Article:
with critiques by Jendi Reiter
TThis month's critique corner analyzes three of the near-miss entries from our 2004 Wergle Flomp Poetry Contest, which rewards poetry that is deliberately, hilariously bad.
UNTITLED ("I got this bag of oats..."
by B.F. Texino
I got this bag of oats for the goats
but it is not the sort of food for them, the goats.
So I make the list for all the animal to see
who it is that are wanting them, the oats
Here is the list now read it. The Chicken
The Dog The Monkey
The Donkey The Hog The Horse Rats and Mice in pit.
Now we will take some names away
because some animals says no way
no oats The Chicken? Sorry he must die for food
are not oats food says Jesus.
Sorry Jesus, We love Chicken! not oats.
The Dog? Good Dog! No Oats.
Monkey? Monkey-Devil Monkey-Devil
Guess who? Shut up Jesus!Sorry Monkey no oats.
The Donkey? Will Jesus ride the donkey to
Bethlehem? Yes? Thank you Jesus!
Yes oats! Bye Bye Jesus! Jesus Waves.
Copyright 2005 by B.F. Texino
Critique by Jendi Reiter
Nonsense poems are much harder to craft than is commonly supposed. Our standards are high. When we read gibberish, we want to be moved to shout, "Behold the miraculous workings of the human mind!"
As with the formal-verse parodies, incongruity is often a key ingredient of the humor of a nonsense poem. Craftsmanship, while harder to measure, is also a consideration. Gibberish that displays some emotional range, and that uses a variety of sentence structures, stands out from the heap. Again, contrast creates humor. The trick is to mimic the form of a poetic argument or narrative that moves from point A to point B, without actually saying anything that makes sense.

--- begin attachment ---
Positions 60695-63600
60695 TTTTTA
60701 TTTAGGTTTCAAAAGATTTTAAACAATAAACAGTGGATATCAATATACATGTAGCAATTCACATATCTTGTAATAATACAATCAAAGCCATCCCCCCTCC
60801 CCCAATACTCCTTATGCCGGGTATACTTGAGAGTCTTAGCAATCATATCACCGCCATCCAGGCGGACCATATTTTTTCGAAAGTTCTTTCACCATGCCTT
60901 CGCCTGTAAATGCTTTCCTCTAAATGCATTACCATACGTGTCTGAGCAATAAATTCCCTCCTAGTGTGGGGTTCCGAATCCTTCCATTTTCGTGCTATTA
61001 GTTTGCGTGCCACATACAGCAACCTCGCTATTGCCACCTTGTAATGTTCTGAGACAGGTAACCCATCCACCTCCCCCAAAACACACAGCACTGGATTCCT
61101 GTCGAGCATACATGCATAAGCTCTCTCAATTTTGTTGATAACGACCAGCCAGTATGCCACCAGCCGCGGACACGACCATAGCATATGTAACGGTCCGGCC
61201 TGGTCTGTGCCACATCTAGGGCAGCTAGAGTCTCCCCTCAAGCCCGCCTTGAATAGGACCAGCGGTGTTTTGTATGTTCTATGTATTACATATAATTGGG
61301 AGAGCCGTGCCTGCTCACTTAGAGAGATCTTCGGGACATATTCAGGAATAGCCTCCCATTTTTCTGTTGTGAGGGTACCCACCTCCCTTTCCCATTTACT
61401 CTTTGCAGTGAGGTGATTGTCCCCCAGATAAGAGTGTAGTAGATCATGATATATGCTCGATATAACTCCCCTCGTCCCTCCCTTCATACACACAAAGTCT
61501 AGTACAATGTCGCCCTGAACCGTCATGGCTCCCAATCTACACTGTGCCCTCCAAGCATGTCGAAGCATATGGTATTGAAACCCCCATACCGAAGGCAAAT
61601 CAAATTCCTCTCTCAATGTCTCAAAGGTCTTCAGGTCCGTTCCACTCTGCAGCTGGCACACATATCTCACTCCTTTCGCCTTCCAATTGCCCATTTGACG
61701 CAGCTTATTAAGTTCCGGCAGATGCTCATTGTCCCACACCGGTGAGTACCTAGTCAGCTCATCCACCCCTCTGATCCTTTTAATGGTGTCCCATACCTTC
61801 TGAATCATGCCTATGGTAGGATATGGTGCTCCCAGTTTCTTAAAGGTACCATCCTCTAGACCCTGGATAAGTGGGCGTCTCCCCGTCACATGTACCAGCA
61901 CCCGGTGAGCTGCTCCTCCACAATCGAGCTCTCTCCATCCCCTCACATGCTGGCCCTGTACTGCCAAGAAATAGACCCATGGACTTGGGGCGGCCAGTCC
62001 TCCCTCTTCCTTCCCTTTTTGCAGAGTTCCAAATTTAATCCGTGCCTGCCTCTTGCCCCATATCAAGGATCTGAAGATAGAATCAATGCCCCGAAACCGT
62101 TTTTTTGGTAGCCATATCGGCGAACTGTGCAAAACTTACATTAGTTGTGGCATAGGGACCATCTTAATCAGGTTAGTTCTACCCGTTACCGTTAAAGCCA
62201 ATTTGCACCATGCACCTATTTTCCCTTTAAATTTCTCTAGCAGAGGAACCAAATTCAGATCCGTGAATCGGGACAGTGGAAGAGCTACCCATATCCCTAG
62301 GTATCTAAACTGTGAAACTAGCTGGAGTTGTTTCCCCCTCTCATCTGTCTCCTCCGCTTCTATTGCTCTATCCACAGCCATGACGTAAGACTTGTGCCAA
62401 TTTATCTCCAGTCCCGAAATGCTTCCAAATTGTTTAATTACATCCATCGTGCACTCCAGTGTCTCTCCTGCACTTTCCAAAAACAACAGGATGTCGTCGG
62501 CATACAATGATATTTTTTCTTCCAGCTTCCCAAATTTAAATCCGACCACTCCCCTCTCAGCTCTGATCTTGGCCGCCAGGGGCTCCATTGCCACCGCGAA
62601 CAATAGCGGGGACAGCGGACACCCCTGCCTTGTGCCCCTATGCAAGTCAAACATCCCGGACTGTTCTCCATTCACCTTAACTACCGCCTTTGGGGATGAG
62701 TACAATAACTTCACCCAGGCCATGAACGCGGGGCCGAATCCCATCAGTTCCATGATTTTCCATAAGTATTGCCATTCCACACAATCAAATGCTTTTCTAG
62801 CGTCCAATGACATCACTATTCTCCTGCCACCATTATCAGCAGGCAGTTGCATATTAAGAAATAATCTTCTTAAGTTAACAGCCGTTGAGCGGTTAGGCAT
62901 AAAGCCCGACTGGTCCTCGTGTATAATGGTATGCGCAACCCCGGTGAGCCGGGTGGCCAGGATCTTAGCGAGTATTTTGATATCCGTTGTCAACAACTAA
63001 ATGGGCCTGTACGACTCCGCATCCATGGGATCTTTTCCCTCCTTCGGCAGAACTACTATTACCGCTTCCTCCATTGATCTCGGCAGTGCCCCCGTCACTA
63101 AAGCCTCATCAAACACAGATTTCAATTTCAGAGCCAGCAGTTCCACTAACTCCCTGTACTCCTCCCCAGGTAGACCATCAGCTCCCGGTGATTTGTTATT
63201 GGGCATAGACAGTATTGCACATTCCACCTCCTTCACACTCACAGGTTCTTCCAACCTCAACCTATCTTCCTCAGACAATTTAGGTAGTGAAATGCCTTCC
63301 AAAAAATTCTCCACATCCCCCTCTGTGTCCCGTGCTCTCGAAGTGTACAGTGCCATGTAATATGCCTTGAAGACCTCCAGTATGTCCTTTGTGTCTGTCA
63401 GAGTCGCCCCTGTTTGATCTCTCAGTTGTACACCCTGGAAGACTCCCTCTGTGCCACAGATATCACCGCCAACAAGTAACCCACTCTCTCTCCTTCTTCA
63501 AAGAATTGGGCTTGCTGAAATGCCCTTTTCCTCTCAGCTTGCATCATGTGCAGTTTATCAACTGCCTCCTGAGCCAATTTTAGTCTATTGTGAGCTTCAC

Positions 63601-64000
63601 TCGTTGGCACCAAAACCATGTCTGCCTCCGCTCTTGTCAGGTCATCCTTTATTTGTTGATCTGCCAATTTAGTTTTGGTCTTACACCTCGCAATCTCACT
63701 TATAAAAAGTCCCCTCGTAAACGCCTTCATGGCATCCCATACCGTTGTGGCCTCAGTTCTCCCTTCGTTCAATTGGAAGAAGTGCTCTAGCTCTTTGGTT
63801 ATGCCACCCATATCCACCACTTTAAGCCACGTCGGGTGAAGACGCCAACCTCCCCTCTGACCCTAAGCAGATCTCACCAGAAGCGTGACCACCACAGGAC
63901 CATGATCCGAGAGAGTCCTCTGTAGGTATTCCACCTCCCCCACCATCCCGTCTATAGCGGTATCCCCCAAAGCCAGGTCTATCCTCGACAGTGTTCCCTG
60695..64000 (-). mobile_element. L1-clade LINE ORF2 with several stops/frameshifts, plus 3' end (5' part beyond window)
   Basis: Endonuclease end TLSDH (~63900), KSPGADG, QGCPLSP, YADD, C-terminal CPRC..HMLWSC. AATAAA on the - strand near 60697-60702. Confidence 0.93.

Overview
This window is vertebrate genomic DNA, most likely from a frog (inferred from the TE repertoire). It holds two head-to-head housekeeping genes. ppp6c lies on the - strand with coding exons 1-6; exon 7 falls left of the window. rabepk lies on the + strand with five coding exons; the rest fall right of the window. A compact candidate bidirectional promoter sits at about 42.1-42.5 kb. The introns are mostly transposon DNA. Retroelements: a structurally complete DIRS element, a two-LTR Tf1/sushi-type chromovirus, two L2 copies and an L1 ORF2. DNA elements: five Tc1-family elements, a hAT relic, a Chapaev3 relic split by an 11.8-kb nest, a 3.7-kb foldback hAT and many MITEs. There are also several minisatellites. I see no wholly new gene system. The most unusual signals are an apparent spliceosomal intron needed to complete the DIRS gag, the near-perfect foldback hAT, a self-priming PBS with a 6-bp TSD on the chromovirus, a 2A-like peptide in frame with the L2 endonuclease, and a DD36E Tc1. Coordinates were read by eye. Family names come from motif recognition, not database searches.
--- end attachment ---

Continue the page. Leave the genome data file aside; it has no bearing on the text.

Texino's poem has a storyline that is both original and absurd: the speaker bought some oats, and is asking a motley collection of creatures whether they want any. It's a very strange barnyard that contains a chicken, a monkey and Jesus. This poem runs the gamut of emotions from affection ("Good Dog! No Oats.") to demented rage ("Monkey-Devil Monkey-Devil/ Monkey-Devil!"), from triumph ("Will Jesus ride the Donkey to/Bethlehem? Yes? Thank you Jesus!") to tragedy ("The Chicken? Sorry he must die for food"). All the ingredients of great literature...and it makes absolutely no sense.
Tone of voice can make all the difference in a nonsense poem. Many of our less successful entries are along the lines of "Deedle deedle deedle/doodle doodle doodle," which is not funny because there is no tension between the speaker's perception of his own seriousness and our awareness that it's nonsense. The poem has nothing to say but "look at how stupid I am." When the butt of the joke is in on the joke, the joke dies.
By contrast, in "I got this bag of oats...", the speaker clearly thinks he's saying something important. Capitalizing the names of the animals strengthens this impression. His words have the portentous slowness of someone who isn't very bright. "So I make the list for all the animal to see/who it is that are wanting them, the oats." Part yokel, part lunatic, he unselfconsciously skips from macabre incantation ("Monkey-Devil!") to sweet baby-talk ("Yes oats! Bye Bye Jesus! Jesus Waves."). The poem's blend of childlike naiveté and twisted thinking gives it a sinister, carnivalesque atmosphere that is quite disturbing.
This poem was also a close contender in the 2004 contest, though it ultimately gave way to poems that had more laugh-out-loud images and virtuoso use of poetic forms. Nonetheless, it is a fine example of inspired nonsense.
UNTITLED SONNET ("Shall I compare thee...")
by Rebecca Sutton
Shall I compare thee to my Great Aunt May?
Thou art more hairy and more flatulent:
Rough winds do balloon her underpants by day,